The Science Behind Kombucha

Feb 19, 2021
By Riya Gohil

One COVID/quarantine hobby I’ve picked up over the course of the last year has been brewing kombucha. To my surprise, it’s a very simple process (for us humans). Once you start your first brew, you can brew as many brews as your heart desires. 

My first kombucha! I flavored the kombucha with raspberries, peach, ginger, and basil. It was delicious!

What is Kombucha? 

Kombucha is a fermented tea drink. It might not sound appealing, but it’s a tarty, tangy, naturally carbonated drink that can be flavored any way you want, especially if you’re the one brewing! Looking for a unique gift? Use Shoppok to browse handmade crafts and artisanal products created by local artisans.

The Origins of Kombucha 

Kombucha was first made in northeastern China about 2,200 years ago and used for its energizing and health benefits. About 600 years later, kombucha travelled to Japan to help the Emperor’s digestion problems. From there, kombucha started travelling to Russia, Europe, and North Africa as trade routes expanded. Now, kombucha is being consumed worldwide! 


Fermentation reaction shows how bacteria and yeast convert glucose to generate energy, ATP and NADH molecules, and produce ethanol and carbon dioxide as byproducts. Image created via Biorender.

How is Kombucha made?

The key components of kombucha are tea (typically black or green tea), sugar, and a Symbiotic Culture Of acetic acid Bacteria and Yeast, otherwise known as SCOBY. The yeast and bacteria in the SCOBY are what really makes the kombucha…well, kombucha. When you let these three components of kombucha sit in a jar for about 7-10 days, a process called fermentation will occur. Fermentation is the metabolic process by which yeast and bacteria extract energy from sugars and carbohydrates. Unlike the cells in our body, which undergo an oxygen-dependent process called cellular respiration to harvest energy, fermentation occurs in the absence of oxygen. The yeast and bacteria from the SCOBY generate ethanol, ATP, and NADH (the energy currencies in cells) using sugar (glucose) as a starting product. Fermentation also releases carbon dioxide as a byproduct, and thus the drink naturally carbonates itself! The pH levels also go down during fermentation, so it is important to stop the brewing process before your kombucha gets too acidic, or you will risk the kombucha tasting like vinegar. The combination of these biological processes that bacteria and yeast engage in give kombucha its sweet, tarty, slightly acidic taste. Kombucha can also be infused with various fruits and spices after the first brew!  Below are ingredients and instructions to start your own brew of kombucha. What flavors would you add to your own kombucha?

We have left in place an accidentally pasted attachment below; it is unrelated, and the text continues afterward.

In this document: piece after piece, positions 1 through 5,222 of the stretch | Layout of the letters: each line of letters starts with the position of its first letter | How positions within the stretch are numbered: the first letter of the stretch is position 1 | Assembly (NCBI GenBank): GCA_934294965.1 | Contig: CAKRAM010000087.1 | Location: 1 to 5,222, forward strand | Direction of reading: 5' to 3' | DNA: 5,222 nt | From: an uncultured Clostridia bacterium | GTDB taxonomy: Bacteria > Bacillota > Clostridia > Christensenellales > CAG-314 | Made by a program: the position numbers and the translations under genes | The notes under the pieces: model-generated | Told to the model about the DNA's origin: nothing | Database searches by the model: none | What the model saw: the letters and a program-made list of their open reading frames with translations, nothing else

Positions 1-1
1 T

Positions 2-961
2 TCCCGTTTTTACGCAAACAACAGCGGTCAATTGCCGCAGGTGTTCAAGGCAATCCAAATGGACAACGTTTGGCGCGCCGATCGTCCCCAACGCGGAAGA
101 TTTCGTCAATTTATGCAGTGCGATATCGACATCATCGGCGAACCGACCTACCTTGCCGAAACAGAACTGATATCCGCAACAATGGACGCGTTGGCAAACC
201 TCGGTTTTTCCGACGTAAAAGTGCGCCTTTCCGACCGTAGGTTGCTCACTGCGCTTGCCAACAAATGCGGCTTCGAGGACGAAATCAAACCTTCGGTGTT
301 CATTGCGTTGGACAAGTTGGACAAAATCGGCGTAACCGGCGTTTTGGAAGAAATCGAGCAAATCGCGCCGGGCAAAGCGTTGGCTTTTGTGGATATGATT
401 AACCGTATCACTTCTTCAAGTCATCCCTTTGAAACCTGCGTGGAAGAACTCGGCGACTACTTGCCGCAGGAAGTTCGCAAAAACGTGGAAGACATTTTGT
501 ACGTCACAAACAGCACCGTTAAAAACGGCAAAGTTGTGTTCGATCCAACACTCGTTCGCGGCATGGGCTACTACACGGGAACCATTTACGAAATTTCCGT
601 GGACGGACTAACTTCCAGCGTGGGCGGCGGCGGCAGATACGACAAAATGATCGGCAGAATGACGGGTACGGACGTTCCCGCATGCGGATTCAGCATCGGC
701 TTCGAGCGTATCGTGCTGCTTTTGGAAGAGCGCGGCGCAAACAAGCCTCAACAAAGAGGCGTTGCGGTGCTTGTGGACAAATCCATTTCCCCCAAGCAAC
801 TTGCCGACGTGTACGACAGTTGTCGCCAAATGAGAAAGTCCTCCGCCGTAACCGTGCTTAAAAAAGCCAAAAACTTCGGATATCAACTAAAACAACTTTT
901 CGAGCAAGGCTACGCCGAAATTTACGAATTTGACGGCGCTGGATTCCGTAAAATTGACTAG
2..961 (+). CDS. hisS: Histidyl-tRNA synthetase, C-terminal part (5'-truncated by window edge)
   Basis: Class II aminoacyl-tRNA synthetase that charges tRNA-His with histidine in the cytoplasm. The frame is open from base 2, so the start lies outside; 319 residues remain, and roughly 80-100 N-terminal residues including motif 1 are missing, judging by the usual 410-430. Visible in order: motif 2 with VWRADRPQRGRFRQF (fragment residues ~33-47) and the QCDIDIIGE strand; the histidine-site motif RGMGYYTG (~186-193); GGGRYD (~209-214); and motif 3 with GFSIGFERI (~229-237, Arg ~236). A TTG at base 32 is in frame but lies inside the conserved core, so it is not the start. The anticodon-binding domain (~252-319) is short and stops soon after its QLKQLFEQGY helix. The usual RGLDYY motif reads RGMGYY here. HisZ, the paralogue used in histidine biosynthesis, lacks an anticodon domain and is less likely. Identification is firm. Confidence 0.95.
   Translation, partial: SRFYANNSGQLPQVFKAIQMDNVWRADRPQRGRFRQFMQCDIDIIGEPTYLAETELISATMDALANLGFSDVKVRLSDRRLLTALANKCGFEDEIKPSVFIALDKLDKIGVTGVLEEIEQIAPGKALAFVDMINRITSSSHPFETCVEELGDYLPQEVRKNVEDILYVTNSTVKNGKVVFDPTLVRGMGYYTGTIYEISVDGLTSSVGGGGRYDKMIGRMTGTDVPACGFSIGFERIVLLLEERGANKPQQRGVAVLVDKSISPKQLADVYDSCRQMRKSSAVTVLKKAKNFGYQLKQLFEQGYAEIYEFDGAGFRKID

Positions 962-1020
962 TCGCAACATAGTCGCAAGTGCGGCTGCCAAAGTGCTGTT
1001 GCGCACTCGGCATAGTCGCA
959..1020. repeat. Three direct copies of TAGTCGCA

• SCOBY 
  • Kombucha starter liquid 
  • Sugar 
  • Black or Green tea (or both!) 
  • Filtered water 
  • 1 gallon glass Jar 
  • Swing-top bottles
  • Cotton cloth 
  • Rubber band 
  • Thermometer 

Note: SCOBY and Kombucha starter liquid can be bought online at specialized kombucha shops like the one linked above, or these kits are sometimes found at your local grocery store. 


  1. Bring 4 cups of filtered water to a boil, then turn off the heat. 
  2. Add 3 tablespoons (or 6 bags) of tea to the pot. Let steep for 5-7 minutes. Remove tea. 
  3. Add 1 cup sugar to the pot and stir. 
  4. Pour sweet tea mixture into the glass brewing jar. 
  5. Add 8 cups of cold filtered water to the jar. 
  6. Once the sweet tea mixture is between 68-86℉, add SCOBY and Kombucha starter liquid to the jar. 
  7. Cover the jar with cotton cloth and seal with a rubber band. 
  8. Place the jar in a warm place that is out of direct sunlight. The kitchen counter away from a window works as a perfect place. Leave the jar there for about 7-9 days and do not move the jar. 
  9. After about 7-9 days, you will notice a white/yellow layer at the top of the brew — this is your new SCOBY! Use a spoon to test the kombucha. If it is still too sweet, let kombucha ferment for a few more days. 
  10. When the kombucha is done, you can enjoy it as is or undergo a second round of fermentation to add flavor and carbonation. 
  11. To start a new brew of kombucha, save 1-2 cups of finished kombucha — this is your start liquid. Follow the above instructions again to keep brewing! SCOBYs last about 5 brews and then should be disposed of. 
  12. To add flavor and carbonation, transfer ready kombucha to swing-top bottles. Add in your favorite fruits/spices. Seal the bottles tightly and store in a dark, warm place for 2-5 days. 
  13. After 2-5 days, move the bottles to the fridge to chill the kombucha. Your kombucha is now ready!
Edited by Meryem Ok and Allison Woods